3. Use a ‘worry doll’. My Mum used to knit little monsters that she called ‘worry guzzlers’. The story goes that if you tell them your worries before bedtime they gobble them up, and then fart out good dreams while you sleep. Children thought the farting was hilarious, and I’d play up the fact they were really helping the worry guzzlers by feeding them their worries. I think have something ‘special’ just for them and their worries was a big part of their effectiveness.
  4. Watch a film or read a book. A really good film might be the perfect distraction, even if it just works for an hour or two.
  5. Do some exercise. It’s the last thing I want to do when I’m feeling anxious, but if I can be persuaded then it does really work. Kids love to get outside and run around, or dance to some happy music.
  6. Try meditation. There are lots of YouTube videos that guide kids through meditation in a more fun way. I used some with my class when they were particular ‘high’ and they worked wonders at calming us all down!

Make Sure You Seek Help From Others

two children sharing their anxieties
Look for advice from others

If your child’s anxiety is worrying you then please remember you’re not alone. One of the best things you can do to help your child with their anxiety is to seek help from other people. Get your child’s teachers on board, speak to your family and friends, and never hesitate to get professional help.

Obviously there are times when you can expect your child to be feeling anxious – this time right now being a key example, but also things like exams, year group changes, starting new clubs and activities etc. But if it becomes an ongoing thing then it’s important to get outside help. It doesn’t have to be anything permanent, but just talking to a doctor or therapist will probably help you work out what the best course of action is for your child.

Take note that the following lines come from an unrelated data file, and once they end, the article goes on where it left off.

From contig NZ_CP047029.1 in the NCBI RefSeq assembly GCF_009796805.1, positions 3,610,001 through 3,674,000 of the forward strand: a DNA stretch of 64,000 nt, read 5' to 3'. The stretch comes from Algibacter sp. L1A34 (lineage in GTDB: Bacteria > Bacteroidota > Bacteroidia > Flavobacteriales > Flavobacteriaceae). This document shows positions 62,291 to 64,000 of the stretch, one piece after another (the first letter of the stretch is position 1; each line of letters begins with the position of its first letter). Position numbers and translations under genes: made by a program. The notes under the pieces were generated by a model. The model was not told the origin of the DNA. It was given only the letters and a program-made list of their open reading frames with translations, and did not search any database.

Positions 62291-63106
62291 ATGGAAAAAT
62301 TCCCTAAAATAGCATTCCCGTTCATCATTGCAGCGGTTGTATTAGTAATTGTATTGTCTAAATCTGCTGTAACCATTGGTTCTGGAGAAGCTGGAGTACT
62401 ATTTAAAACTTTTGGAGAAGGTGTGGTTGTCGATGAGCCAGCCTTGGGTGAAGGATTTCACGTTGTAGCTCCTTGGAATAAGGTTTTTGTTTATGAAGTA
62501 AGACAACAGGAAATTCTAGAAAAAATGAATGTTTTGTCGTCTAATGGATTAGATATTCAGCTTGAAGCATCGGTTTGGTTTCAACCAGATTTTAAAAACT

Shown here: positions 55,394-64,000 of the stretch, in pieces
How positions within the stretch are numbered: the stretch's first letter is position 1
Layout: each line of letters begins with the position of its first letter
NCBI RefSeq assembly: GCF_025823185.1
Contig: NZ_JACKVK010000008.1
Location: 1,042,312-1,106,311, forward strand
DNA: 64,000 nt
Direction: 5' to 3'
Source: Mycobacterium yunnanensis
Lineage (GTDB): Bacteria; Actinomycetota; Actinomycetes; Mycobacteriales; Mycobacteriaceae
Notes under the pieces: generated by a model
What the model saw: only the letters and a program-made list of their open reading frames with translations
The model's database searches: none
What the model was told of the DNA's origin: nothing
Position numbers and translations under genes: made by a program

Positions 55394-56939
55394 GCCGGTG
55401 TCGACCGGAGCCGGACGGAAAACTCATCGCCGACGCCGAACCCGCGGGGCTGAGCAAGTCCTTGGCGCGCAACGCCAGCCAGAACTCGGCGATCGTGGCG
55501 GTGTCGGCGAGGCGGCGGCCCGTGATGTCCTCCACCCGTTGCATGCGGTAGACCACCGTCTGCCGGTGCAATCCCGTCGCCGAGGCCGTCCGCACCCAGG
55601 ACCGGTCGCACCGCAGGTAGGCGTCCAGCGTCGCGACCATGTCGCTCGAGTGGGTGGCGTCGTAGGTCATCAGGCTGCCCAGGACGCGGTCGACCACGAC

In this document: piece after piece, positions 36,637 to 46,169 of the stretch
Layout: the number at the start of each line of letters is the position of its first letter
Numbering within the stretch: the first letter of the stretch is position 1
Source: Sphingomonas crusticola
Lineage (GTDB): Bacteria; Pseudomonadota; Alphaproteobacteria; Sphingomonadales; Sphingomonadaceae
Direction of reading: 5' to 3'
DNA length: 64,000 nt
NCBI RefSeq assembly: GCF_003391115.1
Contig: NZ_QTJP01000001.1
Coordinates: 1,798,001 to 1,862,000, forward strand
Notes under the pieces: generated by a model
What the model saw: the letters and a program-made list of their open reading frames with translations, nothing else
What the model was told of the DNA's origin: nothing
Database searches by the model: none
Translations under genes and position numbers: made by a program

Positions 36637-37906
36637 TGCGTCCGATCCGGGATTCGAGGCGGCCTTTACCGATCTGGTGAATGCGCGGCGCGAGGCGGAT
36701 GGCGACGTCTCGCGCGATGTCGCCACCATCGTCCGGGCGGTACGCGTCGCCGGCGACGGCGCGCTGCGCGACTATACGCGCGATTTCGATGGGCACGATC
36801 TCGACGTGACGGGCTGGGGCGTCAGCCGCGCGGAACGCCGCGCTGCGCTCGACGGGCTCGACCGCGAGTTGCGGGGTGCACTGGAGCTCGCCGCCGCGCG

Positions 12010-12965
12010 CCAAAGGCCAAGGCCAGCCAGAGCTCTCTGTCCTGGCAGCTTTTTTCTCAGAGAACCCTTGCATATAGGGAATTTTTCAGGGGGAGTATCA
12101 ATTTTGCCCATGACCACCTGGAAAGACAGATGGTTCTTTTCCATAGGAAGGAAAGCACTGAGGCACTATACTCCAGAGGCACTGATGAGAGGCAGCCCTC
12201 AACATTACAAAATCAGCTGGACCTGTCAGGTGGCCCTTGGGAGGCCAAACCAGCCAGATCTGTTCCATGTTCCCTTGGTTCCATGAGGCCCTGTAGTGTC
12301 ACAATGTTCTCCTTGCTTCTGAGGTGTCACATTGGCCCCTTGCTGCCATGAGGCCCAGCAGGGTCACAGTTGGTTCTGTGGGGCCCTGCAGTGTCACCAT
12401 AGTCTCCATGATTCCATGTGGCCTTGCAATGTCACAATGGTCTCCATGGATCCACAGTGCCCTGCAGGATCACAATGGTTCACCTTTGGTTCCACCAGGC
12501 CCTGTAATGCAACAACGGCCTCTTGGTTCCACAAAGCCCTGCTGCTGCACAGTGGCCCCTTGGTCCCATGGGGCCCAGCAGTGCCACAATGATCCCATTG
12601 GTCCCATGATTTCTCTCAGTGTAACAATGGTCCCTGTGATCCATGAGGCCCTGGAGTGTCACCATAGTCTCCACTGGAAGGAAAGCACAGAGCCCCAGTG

Finally, Remember Your Own Well Being

two swings showing you should look after your own mental health too
Make time for you

When we look after children it’s very easy to put their needs first and completely forget about our own. When I’ve found myself caught up in the problems of a child, my mental health has definitely suffered. It’s hard to separate the two. Remember that if you’re not in a good place then you’ll find it harder to be strong for your child, so look after your own well being as an important part of the process.

It’s a new situation for you too, and it’s important that you go easy on yourself. You won’t always know the right thing to say or do, there is no rule book for things like this. I’ve had many conversations with an anxious child and come away kicking myself for not saying something different. In reality, the things I’ve said have made very little difference. What has made a difference is me just being there.

Try to keep in mind that you really can’t ‘fix’ anxiety. It isn’t something you can stick a plaster over or kiss better. Just by being there you’re helping more then you’ll ever know.